Excellent post!
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Alan Armstrong
Black Belt
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Joined: 28 Feb 2016
Posts: 2412


PostPosted: Tue Jul 19, 2016 4:09 pm    Post subject: Reply with quote

A warrior in my eyes is a fearless person as opposed to a wimp that is afraid of everything.

Love is the strongest emotion humans have, to protect what we love, be it family, home or country. It is the warrior spirit that is awakened if our loves are threatend, the body is just there to follow it's commands.

Having the warrior spirit is to gladly die for the greater good. Having a self sacrificing nature that fights for what is right. The knights of the round table comes to mind, to fight unlike a savage, but to fight like a real free man that fights with honor and has vitues that inspire other men to be virtues also.
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Spartacus Maximus
Black Belt
Black Belt

Joined: 01 Jun 2014
Posts: 1737

Styles: Shorin ryu

PostPosted: Tue Jul 19, 2016 6:18 pm    Post subject: Reply with quote

"Warrior Spirit" is nothing more than an idealized concept to glamourize violence and chaos to those who have never had the misfortune of finding themselves facing them and the painful consequences they bring.

Only a fool can be fearless. The truly brave are afraid, but they still make decisions and act on them knowing the risks or dangers. It might be more realistic and accessible to consider "determination" "survival instinct" instead. Both of these qualities can and are trainable because they exist in everyone. All it takes to bring them out and sharpen them to a fine point is the right motivation and encouragement.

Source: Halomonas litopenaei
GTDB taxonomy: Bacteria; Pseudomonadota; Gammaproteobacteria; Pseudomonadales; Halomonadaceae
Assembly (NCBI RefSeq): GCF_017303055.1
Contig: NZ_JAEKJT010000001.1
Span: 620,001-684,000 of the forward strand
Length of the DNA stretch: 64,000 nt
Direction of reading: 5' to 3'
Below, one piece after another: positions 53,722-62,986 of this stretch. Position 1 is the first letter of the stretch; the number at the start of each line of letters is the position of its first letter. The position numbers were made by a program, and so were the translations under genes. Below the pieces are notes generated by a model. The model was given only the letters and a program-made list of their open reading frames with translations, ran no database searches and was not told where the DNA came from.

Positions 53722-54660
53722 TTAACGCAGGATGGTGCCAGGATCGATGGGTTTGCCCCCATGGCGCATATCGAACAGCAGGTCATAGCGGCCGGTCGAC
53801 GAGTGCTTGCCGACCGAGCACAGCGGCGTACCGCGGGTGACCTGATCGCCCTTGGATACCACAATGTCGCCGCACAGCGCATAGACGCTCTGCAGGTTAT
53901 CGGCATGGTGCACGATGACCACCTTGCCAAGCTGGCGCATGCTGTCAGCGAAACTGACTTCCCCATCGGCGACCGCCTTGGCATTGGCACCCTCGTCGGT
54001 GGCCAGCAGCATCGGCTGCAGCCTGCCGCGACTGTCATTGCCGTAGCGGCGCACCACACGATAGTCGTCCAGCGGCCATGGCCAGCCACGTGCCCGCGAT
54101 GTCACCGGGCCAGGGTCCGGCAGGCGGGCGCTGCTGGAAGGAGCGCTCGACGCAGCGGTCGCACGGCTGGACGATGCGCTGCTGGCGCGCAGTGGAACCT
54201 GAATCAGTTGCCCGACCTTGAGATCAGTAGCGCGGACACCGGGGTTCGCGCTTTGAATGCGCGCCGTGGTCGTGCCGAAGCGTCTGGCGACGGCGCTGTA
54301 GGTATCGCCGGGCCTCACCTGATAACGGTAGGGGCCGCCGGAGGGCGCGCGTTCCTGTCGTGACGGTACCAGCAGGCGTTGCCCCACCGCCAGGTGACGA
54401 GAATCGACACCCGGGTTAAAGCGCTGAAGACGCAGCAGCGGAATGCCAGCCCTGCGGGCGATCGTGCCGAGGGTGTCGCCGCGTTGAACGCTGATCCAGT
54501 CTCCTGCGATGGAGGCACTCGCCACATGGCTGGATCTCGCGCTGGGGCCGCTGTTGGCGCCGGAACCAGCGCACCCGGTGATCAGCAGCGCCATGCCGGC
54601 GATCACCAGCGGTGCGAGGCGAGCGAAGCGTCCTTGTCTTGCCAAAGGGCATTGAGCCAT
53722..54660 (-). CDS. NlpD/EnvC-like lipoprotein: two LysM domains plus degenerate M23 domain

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MasterPain
Black Belt
Black Belt

Joined: 26 Oct 2010
Posts: 1949
Location: Parts Unknown
Styles: Bujin Bugei Jutsu, Backyard Kali, Satsui no Hadou

PostPosted: Thu Jul 21, 2016 9:18 am    Post subject: Reply with quote

Alan Armstrong wrote:
A warrior in my eyes is a fearless person as opposed to a wimp that is afraid of everything.



As a wimp who is afraid of everything, I must disagree on this point. I have on few occasions been willing to enter a possible life or death conflict to defend the innocent or to defend my right to be in a public place and speak to someone I want to speak to. I will die before allowing a drunk man to scream threats at a young girl, watching a robbery, let someone insult my mother, or be told I can't have a conversation with a friend. It's a matter of principle. I might be about to soil myself like Brave Sir Robin, but I won't stand for it. Courage is not the absence of fear, but the conquest of it.


Anyway, I have this, but not what it takes to be military or law enforcement. So, does this qualify as "warrior spirit" or not?

On a side note, and I've had this be a point of contention, I don't think courage is the sole property of the side of "good" and human decency. Everyone wants to think of the bad guy as a coward. And undisciplined, untrained, and stupid. I think a person with very bad intentions can be brave, well trained, and cunning. To assume otherwise as a martial artist is to train only to fight fat lazy chickens with no technique. This can get you killed. On a philosophical level, to assume otherwise is to see strength- on a mental and emotional level- to be automatically altruistic. Might makes right, right? No. Hate can be a powerful motivation. It can drive a person to great lengths, the conquest of fear, self doubt, the meeting of training goals, the carrying out of heinous acts. Never assume the enemy is stupid weak and cowardly, train to fight the devil himself. Thoughts?
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Alan Armstrong
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Joined: 28 Feb 2016
Posts: 2412


PostPosted: Thu Jul 21, 2016 1:31 pm    Post subject: Reply with quote